The Dandy Warhols and the Brian Jonestown Massacre were two critically acclaimed bands that came out of America in the early 90s.  This means that critics adored them, they made great music, and pretty much nobody bought their records because commercial radio ignored them. DiG! tracks their progress over seven years, as various people tried to pluck them from out of obscurity and proclaim them as the world's next greatest thing. Bashing the music industry is fun, easy to do, and usually justified, but DiG! excels because it is also the story of Courtney Taylor and Anton Newcombe, the leaders of the two bands.  The two came into the business together, and had a love/hate relationship with each other that undoubtedly helped contribute to their continued creative successes.  Each strove for elements in the other's life.

Taylor narrates the documentary, which was directed by Ondi Timoner (Quiet).  Timoner spent so much time with both bands that they were able to confide pretty much everything to her.  The Dandys and the Jonestown Massacre both started in Portland.  Both bands were friends, and they often played gigs together.  Taylor was in awe of Newcombe, the erratic genius.  Newcombe could play nearly every instrument, and could record an album in a few days.  In the middle of their career, the BJM was releasing multiple albums in one year.  Taylor was the polar opposite.  He was calm, collected and stable.  Timoner posits that he saw a reckless abandon in Newcombe that he could somehow never achieve.  Each challenged the other to play and write better music.

Things began to change once the Dandys were signed to a major label. The music executives were grooming them to a huge smash, and when it didn't happen, Taylor and company were disappointed, but still hopeful.  They strove to write and play the music they wanted to make, and worked within the confines of the music industry to achieve this. Once a European commerical used their catchy single "Bohemian Like You," their popularity shot up.  Similar to the Ramones in End of the Century, they would go across the Atlantic to play in front of thousands of people, then return home to relative obscurity.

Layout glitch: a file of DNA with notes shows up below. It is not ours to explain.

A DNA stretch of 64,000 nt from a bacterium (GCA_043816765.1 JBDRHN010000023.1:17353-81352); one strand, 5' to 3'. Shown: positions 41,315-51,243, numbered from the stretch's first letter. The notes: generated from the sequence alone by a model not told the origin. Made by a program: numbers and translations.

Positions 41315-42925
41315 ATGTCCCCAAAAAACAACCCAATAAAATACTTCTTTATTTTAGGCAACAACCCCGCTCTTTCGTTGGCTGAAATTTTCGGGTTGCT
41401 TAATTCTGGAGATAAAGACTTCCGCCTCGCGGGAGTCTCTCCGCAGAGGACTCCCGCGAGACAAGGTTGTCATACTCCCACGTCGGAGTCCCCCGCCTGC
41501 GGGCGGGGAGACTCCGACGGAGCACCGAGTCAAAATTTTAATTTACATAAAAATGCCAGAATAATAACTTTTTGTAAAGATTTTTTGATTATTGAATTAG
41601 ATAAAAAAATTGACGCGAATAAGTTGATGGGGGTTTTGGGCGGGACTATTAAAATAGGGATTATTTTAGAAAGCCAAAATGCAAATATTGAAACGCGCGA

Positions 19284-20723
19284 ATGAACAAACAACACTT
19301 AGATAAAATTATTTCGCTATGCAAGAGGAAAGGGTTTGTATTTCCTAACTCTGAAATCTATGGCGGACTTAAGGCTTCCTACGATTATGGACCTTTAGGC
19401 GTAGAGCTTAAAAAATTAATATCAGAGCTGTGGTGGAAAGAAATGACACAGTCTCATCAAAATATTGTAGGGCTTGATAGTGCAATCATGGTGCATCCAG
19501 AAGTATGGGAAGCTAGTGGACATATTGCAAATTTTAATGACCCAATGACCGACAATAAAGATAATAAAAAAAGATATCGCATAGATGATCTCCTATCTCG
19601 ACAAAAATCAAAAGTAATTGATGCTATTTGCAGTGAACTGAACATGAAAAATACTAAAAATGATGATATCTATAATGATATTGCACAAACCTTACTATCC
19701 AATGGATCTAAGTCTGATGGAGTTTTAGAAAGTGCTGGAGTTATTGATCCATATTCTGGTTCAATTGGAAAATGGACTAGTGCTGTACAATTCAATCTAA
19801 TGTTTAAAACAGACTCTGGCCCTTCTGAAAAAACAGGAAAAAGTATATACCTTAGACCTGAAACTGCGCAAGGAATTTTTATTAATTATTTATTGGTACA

BJM did not have it so easy.  Labels courted Newcombe, but he seemed much more Eddie Vedder-like about signing. To him, creative freedom was absolute, and signing to a contract was tantamount to selling out. As a bandleader, he was a tyrant.  He would hit his band mates when they performed something wrong.  They lashed out at audiences, got into fights at gigs, and often walked out.  As multiple people remarked, people often went to watch BJM to see what Newcombe would do.  He famously got into a fight at the Viper Room concert set up specifically to play for some record executives, sabotaging his own chances at a record deal.  But everybody puts up with him because the music he makes is so good.  Taylor states that Newcombe is always a few years ahead of everybody else.

What is really interesting is that the two could remain friends so long despite their differences.  BJM was akin to a highly dysfunctional family.  They were all drug users from broken homes. Taylor remarked late in the film that everybody in the Warhols came from two parent households, and each member had managed to get married and have children despite the rigors of making music and touring. Over the years, Newcombe alienated his own fans, causing BJM to have a constantly changing lineup.  Newcombe's attitude towards Taylor changed dramatically as the Dandys became more famous.  He pulled weird stunts like sending threats, hoping to ignite some Blur/Oasis-like feud between the two, but the only thing it got him was a restraining order.  Taylor and his band mates still have a lot of respect for their old friend, but seem a little sad that things played out the way they did.  Newcombe is the type of guy who will never admit he is wrong.  He keeps doing the same thing he is doing, regardless of what anybody says.
Mongoose Rates It: Pretty Good.
1 hour, 50 minutes, Not Rated but contains language and drug use, an easy R.

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